Similarly, a Linux server’s sysadmin can define multiple network interfaces, each with its own mac adddress and connect them to a software bridge. Each interface can have its own IP address (allocated statically or by DHCP). Apps can perform normal socket operations on that interface. The virtual bridge will route outgoing traffic from one interface directly to other local interfaces without passing over the physical network card. If one of the interfaces attached to the software bridge happens to be a real interface (ie associated with a real network card) then “broacast packets” sent over the bridge will be passed on via that real interface too, and the virtual bridge will (as usual) build up a list of MAC addresses accessible via that “port” meaning that traffic sent by one of the “virtual” interfaces on the bridge can reach the real network.
A software bridge can also be used in a device with two network cards to “join” the networks, just as a physical switch could do. Create a software bridge, add two physical interfaces to it, and the networks are connected - ie level-2 broadcast packets sent on one network will be forwarded to the other. This works even if different physical network technologies are used, as long as they use the same level-2 protocol.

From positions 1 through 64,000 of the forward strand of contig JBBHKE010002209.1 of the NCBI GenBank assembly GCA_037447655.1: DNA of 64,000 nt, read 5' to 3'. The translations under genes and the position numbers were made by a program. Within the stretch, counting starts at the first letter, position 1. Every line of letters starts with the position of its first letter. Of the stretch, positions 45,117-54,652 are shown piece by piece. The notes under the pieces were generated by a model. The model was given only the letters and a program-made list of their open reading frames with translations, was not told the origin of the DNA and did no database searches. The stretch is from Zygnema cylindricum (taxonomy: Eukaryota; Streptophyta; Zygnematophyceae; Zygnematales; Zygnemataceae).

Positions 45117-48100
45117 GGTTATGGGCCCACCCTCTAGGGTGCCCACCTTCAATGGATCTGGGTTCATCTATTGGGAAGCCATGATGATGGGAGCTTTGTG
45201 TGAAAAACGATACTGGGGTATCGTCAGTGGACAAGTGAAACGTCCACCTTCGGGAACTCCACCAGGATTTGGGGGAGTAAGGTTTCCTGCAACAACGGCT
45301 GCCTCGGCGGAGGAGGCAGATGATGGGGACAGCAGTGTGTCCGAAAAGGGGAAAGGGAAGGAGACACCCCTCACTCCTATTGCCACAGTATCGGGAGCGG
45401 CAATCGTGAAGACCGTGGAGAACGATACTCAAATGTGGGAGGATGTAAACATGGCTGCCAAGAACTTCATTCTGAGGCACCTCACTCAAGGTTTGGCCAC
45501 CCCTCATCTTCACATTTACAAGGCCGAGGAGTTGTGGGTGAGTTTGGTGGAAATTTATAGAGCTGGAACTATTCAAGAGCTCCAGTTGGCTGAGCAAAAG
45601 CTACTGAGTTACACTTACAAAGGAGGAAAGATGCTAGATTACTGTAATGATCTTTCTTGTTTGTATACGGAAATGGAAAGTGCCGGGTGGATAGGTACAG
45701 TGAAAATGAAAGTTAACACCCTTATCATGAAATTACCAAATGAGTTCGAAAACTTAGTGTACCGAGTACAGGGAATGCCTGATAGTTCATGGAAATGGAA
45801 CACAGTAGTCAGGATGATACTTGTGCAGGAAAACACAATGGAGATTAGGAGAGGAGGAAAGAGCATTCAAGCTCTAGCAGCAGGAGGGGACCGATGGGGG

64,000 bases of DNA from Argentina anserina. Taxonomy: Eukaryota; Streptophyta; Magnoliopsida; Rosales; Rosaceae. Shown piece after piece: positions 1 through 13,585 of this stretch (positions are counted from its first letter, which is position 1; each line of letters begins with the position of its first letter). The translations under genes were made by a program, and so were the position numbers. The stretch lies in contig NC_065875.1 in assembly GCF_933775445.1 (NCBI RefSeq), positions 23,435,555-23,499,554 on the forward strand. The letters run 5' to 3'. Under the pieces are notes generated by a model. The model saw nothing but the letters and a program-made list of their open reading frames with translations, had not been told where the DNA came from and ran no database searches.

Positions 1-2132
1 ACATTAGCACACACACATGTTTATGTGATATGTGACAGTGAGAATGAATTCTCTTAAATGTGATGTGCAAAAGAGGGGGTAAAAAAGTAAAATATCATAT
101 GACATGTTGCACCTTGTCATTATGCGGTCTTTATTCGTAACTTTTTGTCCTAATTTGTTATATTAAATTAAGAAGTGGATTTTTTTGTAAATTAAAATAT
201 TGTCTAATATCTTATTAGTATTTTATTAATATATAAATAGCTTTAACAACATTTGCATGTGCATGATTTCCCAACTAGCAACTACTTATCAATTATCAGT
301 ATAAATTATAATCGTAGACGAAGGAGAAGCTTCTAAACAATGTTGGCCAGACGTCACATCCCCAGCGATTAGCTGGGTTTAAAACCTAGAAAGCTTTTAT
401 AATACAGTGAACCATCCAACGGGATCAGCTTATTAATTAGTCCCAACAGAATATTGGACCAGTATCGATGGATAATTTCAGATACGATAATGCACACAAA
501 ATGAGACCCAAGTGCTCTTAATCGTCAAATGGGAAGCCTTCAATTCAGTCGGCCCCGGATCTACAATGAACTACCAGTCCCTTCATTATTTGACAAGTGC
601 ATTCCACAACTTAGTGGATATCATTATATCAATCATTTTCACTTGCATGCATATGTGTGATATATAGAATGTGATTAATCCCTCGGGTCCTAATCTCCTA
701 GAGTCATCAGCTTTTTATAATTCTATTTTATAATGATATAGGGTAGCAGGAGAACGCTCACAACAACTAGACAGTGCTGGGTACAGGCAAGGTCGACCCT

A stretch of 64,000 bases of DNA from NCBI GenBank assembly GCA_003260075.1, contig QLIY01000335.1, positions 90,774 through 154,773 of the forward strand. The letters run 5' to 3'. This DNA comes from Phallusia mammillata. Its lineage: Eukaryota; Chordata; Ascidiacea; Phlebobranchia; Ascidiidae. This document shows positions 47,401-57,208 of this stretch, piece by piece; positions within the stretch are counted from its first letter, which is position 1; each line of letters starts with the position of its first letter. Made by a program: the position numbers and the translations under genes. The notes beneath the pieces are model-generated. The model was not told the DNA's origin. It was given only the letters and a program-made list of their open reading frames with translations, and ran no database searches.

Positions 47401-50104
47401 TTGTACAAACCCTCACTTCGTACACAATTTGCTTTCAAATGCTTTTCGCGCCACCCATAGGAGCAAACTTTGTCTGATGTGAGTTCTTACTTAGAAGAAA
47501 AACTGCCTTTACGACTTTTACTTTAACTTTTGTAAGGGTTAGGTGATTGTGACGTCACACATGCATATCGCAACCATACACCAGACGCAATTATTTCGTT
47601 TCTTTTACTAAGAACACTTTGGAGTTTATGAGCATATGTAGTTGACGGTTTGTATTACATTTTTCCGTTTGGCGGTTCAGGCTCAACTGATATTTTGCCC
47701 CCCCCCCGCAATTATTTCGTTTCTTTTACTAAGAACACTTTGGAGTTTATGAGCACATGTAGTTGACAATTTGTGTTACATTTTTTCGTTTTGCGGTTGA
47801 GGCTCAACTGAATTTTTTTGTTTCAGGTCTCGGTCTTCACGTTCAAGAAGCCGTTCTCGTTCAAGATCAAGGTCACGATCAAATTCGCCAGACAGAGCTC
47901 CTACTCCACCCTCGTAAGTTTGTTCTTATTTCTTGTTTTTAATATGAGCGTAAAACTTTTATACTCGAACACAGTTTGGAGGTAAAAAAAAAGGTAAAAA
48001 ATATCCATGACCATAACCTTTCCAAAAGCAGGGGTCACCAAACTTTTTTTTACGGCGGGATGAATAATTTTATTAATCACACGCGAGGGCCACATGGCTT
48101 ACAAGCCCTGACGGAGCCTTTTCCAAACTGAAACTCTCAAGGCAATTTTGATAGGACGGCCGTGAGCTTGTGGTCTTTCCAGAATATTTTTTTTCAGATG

To phrase it another way: a logical bridge can be seen as a “container” for the interfaces that are attached to it. All the attached interfaces can be logical, in which case you have just built a virtual network within your host which is not connected to the outside world, but otherwise can be used to emulate a set of interacting networked devices. When one (or more) of the attached interfaces are physical NICs (network interface cards) then these cards will emit packets with multiple associated MAC addresses rather than the usual one MAC address.
Interestingly, a physical switch (bridge) device won’t do firewalling - but a virtual bridge in Linux can, via iptables rules.
More sophisticated physical network switches can be configured to regard a subset of ports as being a “virtual LAN”. For example, a network switch with 8 ports may be configured so that ports 1..4 are one virtual network, and ports 5..8 are a different network. The result is as if there were two physical network switches; a broadcast packet originating from port 1 would be forward to ports 2..4 but no others. Internally this is achieved by “tagging” incoming packets with a “vlan id”; this id is only valid within the switch.
This process is conceptually the reverse of “bridging”; if such a network-switch happened to be running Linux (switches generally dont have an operating-system), and somebody set up a bridge connecting the two vlans configured above, then the two would cancel each other out, ie ports 1..8 would be a single network again.
Linux allows the creation of “virtual interfaces” as subinterfaces of a “physical interface”. When the physical interface is named “eth0” then the virtual interfaces will be named “eth0.1”, “eth0.2”, etc. Each virtual interface has its own IP address, but shares the MAC address of the physical interface. This covers some of the same use-cases as bridging but not all.
This is not related to “Virtual LANs” as supported by switches.